Friday, March 31, 2017

Oscar Got It Wrong!: Best Original Screenplay 2007

The Contenders:

Juno (winner)
Lars and the Real Girl
Michael Clayton
The Savages

What’s Missing

As is often the case with any of these awards, we’ve got a nice collecdtion going in, but there’s definitely some room to make things more competitive. Let’s get rid of the “not really Oscar films” screenplays first. It’s a rare family film that makes a screenplay nomination, and with Ratatouille already here, Enchanted didn’t stand much of a chance. It’s a clever film, though, and far more entertaining than it should be. Comedies also get short shrift at the Oscars, which leaves out Knocked Up (which I agree shouldn’t be nominated, but I think it might get support from some), and the original Death at a Funeral, which I think is beautifully written. It also leaves out Hot Fuzz, which I think is one of the best movies of 2007 in general, and which clearly has one of the tightest and most competent screenplays around. But again, not really Oscar material. Science fiction is often overlooked as well, but the spare and simple The Man from Earth depends entirely on its screenplay to work, and work it does. For real contenders, I think we’re left with two snubs: La Vie en Rose and Eastern Promises. Of these, I’d pick the latter.

Weeding through the Nominees

5. Michael Clayton is a movie that I thought was good but not great. It’s also a movie that trades on its performances and the star power of George Clooney more than it does anything else. I don’t really remember the story that clearly, and it hasn’t been that long since I’ve seen it. I remember some aspects of it, but I’d need to go back and really read through my review to remember those details. That doesn’t speak well for the screenplay, and it certainly isn’t the sort of trait that makes me want to give this movie an Oscar. .

4. Juno trades on a lot of different things, but it’s major selling point is the very witty, reference-filled screenplay. I would imagine that this is why it won this award. While the screenplay is the strongest point of Juno, I think it’s also the film’s biggest problem. It’s too much. The film wants to present us with a precocious, smart, 16-year-old girl who has gotten herself into some trouble. What we get instead is almost a caricature of this sort of character. Juno as a character is too smart and too self-aware to be anything other than a character in a film that wants to be a lot smarter than it turned out to be. I get why it won, but I’m not sure I’d even want it nominated.

3. I think I can make a legitimate case for each of the three remaining films, and I think they could go in any order. I’m putting Ratatouille in third not for any faults in the film, but because there are aspects of the other two I like better. This is a wonderfully well-written film in general, whether a family film or not. Much of what makes it work, though, are the characterizations from the voice actors and the artwork. Still, there is a beautiful moment at the end of the film that is one of my favorite animated film moments ever.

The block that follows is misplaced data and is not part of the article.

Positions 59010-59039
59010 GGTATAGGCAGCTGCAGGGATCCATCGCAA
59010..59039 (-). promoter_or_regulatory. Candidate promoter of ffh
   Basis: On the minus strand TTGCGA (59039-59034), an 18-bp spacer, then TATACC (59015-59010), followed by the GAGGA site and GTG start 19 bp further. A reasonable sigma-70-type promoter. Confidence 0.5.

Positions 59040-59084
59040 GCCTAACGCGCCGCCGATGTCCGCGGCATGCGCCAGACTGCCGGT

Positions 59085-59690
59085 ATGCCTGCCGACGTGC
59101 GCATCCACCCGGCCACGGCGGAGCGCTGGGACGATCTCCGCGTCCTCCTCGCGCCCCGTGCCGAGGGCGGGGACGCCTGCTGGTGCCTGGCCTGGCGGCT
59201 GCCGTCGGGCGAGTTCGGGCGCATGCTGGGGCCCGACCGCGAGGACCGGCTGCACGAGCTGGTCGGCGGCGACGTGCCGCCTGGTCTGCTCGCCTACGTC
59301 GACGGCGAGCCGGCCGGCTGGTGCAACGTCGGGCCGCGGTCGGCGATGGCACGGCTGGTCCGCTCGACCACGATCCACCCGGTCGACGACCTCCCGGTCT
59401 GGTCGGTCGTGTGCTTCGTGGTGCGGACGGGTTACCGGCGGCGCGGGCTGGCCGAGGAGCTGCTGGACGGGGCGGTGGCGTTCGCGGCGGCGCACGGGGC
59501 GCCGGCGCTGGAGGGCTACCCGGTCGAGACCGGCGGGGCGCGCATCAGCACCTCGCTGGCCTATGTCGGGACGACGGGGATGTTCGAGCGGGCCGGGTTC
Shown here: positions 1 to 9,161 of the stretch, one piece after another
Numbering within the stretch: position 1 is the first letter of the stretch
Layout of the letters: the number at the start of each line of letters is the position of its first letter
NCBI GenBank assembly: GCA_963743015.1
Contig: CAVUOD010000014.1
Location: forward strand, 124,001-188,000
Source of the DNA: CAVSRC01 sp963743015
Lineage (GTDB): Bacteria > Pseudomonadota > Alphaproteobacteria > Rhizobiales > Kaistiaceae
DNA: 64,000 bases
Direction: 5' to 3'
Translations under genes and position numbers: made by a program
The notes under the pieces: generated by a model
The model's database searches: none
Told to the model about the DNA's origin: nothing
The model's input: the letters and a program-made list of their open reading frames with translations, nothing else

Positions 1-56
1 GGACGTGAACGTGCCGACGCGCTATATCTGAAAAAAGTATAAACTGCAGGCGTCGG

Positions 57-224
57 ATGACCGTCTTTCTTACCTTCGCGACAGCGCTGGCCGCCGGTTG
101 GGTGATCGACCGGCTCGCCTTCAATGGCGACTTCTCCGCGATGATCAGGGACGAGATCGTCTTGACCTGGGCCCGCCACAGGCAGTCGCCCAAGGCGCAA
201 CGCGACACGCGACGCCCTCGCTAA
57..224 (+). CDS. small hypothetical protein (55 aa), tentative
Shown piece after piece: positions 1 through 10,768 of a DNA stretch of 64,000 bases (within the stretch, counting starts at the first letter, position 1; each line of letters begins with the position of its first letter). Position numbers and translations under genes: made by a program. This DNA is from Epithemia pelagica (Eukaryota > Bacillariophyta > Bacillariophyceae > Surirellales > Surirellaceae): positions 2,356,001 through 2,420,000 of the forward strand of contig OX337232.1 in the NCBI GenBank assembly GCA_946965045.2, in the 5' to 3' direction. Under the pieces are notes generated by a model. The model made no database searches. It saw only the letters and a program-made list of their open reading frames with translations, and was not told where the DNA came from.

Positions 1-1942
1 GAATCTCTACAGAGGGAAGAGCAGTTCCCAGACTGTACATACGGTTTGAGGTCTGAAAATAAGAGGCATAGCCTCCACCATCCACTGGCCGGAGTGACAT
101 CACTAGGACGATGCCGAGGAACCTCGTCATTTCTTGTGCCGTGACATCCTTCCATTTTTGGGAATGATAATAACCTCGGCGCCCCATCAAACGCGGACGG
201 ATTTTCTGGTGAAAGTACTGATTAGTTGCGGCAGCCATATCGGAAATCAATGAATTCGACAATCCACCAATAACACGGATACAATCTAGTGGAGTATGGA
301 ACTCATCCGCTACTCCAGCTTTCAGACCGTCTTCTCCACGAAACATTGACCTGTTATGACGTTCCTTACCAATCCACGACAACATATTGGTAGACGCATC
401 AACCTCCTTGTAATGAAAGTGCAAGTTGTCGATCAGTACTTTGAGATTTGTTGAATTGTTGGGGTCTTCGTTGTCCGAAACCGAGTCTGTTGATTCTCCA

2. I found The Savages to be oddly flat emotionally, but still completely draining. What I like about it more than anything else is that it feels like a story about real people. It would be easy for this to become farce or slapstick, but it never does. The problems that happen are real ones, and while there are moments of humor here, it’s never mean and it never feels contrived. This isn’t a movie I would want to watch that often, but there’s a lot here that makes me want to see more movies that truly attempt to show people as they are, not as they are turned up to 11.

My Choice

1. Everything I’ve said about The Savages could easily be said about Lars and the Real Girl, but much more intensely. On the surface, this is absolutely a farce in the making. There isn’t anything about the scenario of this movie that doesn’t scream that it will be an embarrassment-based comedy. And then it completely isn’t. It’s a beautiful story well-acted with real people who are certainly strange, but still manage to be more than just a collection of quirks. Despite its premise, it treats everyone with respect. I’m giving it the win because it shouldn’t work on paper and it works perfectly on the screen.

Final Analysis


  1. Still, there is a beautiful moment at the end of the film that is one of my favorite animated film moments ever.

    Agreed. :-)

    1. It's such a great few seconds. Pixar does that sort of thing better than anyone.